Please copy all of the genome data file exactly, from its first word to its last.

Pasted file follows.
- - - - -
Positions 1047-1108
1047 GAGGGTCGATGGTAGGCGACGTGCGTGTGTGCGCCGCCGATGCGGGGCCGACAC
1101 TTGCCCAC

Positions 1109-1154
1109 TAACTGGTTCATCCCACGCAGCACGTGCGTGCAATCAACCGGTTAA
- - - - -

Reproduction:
Positions 1047-1108
1047 GAGGGTCGATGGTAGGCGACGTGCGTGTGTGCGCCGCCGATGCGGGGCCGACAC
1101 TTGCCCAC

Positions 1109-1154
1109 TAACTGGTTCATCCCACGCAGCACGTGCGTGCAATCAACCGGTTAA